Whole-body kinetic image of a redox probe in mice using Overhauser-enhanced MRI

Nuttavut Kosem, Tatsuya Naganuma, Kazuhiro Ichikawa, Noppawan Phumala Morales, Keiji Yasukawa, Fuminori Hyodo, Ken Ichi Yamada, Hideo Utsumi

Research output: Contribution to journalArticlepeer-review

29 Citations (Scopus)


Overhauser-enhanced MRI (OMRI) enables visualization of free radicals in animals based on dynamic nuclear polarization. Real-time data of tissue redox status gathered from kinetic images of redox-sensitive nitroxyl radical probes using OMRI provided both anatomic and physiological information. Phantom experiments demonstrated the linear correlation between the enhancement factor and the concentration of a membrane-impermeable probe, carboxy-PROXYL (3-carboxy-2,2,5,5-tetramethyl- pyrrolidine-1-oxyl). Whole-body OMRI images illustrated the in vivo kinetics of carboxy-PROXYL for 25 min. Initial distribution was observed in lung, heart, liver, and kidney, but not brain, corresponding to its minimal lipophilicity. Based on these images (pixel size, 1.33×1.33 mm; slice thickness, 50 mm), a time-concentration curve with low coefficient of variance (<0.21) was created to assess pharmacokinetic behaviors. A biexponential curve showed a distribution phase from 1 to 10 min and an elimination phase from 15 to 25 min. The α rate constant was greater than the β rate constant in ROIs, confirming that its pharmacokinetics obeyed a two-compartment model. As a noninvasive technique, combining OMRI imaging with redox probes to monitor tissue redox status may be useful in acquiring valuable information regarding organ function for preclinical and clinical studies of oxidative diseases.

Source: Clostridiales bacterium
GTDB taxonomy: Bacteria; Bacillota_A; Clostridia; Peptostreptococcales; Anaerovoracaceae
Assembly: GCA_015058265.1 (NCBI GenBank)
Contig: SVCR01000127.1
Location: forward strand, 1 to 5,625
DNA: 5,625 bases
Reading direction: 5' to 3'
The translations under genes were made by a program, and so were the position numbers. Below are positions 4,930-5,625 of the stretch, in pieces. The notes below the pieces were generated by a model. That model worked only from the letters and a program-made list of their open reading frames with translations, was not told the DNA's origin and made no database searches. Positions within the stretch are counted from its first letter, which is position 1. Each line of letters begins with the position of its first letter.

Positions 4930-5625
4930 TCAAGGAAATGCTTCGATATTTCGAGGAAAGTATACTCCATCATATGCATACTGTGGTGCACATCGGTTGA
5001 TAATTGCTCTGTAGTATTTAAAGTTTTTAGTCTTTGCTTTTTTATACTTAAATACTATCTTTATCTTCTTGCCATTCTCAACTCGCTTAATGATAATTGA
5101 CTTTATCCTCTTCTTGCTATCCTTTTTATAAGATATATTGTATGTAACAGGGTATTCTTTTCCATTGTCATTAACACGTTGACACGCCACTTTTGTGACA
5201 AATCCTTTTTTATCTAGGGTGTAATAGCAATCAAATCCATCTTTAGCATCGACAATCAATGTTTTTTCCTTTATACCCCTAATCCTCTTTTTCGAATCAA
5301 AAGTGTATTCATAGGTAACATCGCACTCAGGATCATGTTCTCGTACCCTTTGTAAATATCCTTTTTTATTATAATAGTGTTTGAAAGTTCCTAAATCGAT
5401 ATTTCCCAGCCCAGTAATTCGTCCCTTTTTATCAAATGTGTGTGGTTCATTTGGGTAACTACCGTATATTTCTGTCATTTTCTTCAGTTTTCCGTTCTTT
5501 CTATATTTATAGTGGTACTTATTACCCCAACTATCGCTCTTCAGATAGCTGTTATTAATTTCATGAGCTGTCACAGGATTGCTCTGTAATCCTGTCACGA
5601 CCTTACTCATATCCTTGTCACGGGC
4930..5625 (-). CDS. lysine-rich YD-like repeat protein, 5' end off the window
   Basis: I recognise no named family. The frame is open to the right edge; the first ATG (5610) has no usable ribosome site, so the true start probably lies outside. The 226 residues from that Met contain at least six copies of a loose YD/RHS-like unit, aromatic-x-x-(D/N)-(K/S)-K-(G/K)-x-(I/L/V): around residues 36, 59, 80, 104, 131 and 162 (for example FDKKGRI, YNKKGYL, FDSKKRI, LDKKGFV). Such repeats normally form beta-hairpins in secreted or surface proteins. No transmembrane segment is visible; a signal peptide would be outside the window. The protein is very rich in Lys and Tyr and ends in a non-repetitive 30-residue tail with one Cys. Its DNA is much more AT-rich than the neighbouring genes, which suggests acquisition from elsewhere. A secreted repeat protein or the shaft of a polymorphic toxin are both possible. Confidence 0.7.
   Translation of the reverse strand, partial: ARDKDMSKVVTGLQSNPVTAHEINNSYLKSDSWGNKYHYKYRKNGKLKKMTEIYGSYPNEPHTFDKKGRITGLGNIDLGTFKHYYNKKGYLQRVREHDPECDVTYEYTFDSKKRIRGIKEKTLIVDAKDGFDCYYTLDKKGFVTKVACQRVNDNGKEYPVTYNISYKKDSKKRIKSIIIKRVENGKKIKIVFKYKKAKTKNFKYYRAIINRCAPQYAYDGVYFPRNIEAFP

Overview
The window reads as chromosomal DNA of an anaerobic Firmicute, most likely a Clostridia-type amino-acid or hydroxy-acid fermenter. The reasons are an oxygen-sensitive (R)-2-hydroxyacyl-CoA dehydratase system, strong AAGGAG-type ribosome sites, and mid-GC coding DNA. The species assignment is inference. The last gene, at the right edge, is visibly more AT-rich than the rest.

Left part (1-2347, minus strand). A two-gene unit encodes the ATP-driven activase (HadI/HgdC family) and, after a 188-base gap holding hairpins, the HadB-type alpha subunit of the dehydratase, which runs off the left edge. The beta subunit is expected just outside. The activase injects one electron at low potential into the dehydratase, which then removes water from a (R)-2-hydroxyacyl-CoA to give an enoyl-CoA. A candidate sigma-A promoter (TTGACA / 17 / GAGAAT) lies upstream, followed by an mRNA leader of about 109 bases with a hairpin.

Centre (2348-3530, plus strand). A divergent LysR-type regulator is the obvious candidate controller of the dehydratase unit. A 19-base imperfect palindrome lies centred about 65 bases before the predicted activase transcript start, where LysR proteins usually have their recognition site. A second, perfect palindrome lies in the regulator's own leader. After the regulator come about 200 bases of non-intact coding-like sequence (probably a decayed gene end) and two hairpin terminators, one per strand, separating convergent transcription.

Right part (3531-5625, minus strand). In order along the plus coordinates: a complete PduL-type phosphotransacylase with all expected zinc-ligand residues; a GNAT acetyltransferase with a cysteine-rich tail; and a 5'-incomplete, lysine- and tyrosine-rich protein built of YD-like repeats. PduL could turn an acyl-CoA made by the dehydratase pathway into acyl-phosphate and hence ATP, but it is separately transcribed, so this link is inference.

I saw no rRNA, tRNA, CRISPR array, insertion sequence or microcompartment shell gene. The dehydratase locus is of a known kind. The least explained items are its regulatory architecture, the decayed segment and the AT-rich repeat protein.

Original languageEnglish
Pages (from-to)328-336
Number of pages9
JournalFree Radical Biology and Medicine
Issue number2
Publication statusPublished - Jul 15 2012

All Science Journal Classification (ASJC) codes

  • Biochemistry
  • Physiology (medical)


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